ID MyHorse

An Investigation Into Horse Slaughter Auctions

Two weeks ago, I wrote about a hot-off-the-presses report detailing the plummeting numbers of horses subjected to slaughter in Mexico and Canada. The main point of that post was to make the very strong argument that the number of horses experiencing this cruelty is negligible in the scheme of managing the entire domestic equine population. In other words, while any number of horses having to endure this horrendous end-of-life is too many, this practice is not contributing anything positive to the husbandry or management practices of horses in this country. The only “winners” are irresponsible owners looking to shirk their responsibility and make a buck, or industries that see wild horses as competition for resources.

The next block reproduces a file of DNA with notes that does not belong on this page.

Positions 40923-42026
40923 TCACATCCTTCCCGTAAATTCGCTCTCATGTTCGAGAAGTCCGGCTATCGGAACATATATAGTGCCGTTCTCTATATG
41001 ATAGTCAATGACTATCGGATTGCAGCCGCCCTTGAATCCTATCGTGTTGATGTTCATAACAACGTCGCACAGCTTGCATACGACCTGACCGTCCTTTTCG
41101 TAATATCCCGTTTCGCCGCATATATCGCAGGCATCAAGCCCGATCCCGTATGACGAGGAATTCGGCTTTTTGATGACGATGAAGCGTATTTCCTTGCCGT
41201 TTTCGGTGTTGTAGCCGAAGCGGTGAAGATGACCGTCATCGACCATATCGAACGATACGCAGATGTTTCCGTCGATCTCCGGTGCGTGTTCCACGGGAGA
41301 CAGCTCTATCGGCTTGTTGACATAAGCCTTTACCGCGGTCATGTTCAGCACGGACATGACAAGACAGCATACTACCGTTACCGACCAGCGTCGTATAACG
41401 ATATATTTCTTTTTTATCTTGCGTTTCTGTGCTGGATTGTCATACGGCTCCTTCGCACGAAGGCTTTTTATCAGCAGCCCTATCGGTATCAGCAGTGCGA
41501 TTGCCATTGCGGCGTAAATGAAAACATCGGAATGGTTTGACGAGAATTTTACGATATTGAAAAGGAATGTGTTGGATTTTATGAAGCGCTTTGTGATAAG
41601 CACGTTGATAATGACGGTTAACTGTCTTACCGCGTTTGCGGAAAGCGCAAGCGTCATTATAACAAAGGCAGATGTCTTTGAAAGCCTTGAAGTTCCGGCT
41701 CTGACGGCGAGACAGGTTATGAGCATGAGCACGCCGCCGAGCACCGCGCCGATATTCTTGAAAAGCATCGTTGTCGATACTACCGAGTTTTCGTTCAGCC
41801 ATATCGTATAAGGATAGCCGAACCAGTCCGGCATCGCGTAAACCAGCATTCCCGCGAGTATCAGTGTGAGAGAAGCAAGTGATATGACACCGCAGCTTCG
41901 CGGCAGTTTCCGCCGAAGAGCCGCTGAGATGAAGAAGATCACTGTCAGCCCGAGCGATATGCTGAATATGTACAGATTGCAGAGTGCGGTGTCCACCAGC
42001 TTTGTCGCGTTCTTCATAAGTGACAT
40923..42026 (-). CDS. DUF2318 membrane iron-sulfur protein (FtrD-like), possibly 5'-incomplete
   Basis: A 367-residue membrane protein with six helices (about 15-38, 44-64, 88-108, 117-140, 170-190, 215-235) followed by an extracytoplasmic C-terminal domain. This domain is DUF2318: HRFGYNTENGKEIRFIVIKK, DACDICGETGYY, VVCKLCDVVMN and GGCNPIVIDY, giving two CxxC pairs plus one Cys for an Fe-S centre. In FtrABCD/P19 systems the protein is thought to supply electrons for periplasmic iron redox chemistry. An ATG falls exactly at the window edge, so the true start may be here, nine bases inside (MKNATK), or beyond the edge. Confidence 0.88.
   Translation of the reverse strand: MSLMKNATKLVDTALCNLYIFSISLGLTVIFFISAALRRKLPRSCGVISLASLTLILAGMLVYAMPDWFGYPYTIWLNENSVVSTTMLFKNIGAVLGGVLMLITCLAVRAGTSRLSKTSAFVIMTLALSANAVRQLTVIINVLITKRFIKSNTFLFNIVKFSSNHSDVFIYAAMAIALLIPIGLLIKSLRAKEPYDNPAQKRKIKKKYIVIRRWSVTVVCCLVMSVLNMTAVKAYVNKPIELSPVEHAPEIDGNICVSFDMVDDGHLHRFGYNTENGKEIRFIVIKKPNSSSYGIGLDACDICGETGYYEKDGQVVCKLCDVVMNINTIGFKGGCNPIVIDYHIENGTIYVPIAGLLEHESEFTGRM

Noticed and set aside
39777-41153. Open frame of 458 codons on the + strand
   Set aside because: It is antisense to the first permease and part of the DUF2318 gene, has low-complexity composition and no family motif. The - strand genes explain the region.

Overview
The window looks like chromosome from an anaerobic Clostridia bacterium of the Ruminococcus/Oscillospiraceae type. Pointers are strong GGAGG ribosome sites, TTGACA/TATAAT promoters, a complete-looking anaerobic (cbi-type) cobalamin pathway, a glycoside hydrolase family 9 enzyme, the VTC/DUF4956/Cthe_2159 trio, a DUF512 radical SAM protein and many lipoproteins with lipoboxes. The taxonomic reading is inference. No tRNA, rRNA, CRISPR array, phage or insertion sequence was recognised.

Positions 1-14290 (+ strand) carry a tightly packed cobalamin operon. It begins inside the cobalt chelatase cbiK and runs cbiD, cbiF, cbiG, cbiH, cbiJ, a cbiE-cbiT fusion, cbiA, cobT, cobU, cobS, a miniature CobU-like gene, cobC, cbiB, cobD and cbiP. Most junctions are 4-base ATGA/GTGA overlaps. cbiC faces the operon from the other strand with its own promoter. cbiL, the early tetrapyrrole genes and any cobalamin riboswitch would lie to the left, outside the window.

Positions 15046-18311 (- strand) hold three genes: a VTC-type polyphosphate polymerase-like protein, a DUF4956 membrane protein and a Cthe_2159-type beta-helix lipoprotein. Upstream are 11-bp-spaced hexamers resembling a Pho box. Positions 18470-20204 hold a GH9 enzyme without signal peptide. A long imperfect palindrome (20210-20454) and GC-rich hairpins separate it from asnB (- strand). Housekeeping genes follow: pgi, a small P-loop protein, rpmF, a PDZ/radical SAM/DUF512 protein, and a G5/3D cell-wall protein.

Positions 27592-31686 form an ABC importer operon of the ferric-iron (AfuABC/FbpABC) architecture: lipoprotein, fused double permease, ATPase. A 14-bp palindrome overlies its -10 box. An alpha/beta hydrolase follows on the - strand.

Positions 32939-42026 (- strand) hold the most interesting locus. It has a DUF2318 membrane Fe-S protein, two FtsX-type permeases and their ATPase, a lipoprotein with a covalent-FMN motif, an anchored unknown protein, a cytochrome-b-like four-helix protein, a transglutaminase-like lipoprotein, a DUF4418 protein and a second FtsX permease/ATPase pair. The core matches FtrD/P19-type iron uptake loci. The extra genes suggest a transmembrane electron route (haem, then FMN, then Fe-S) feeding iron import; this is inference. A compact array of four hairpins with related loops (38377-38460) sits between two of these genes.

The report detailing the cruelties of horse slaughter that I discussed last week was co-written by Wayne Pacelle, President of Animal Wellness Action, and Sonja Meadows, President and Founder of Animals’ Angels. I had a lengthy and illuminating conversation with Wayne. I will share some of his additional thoughts and then delve once again into the findings in the report. Again, if you didn’t read the entire report last week, I can’t encourage you enough to read it this week. I will summarize here, but the report is well worth reading in its entirety.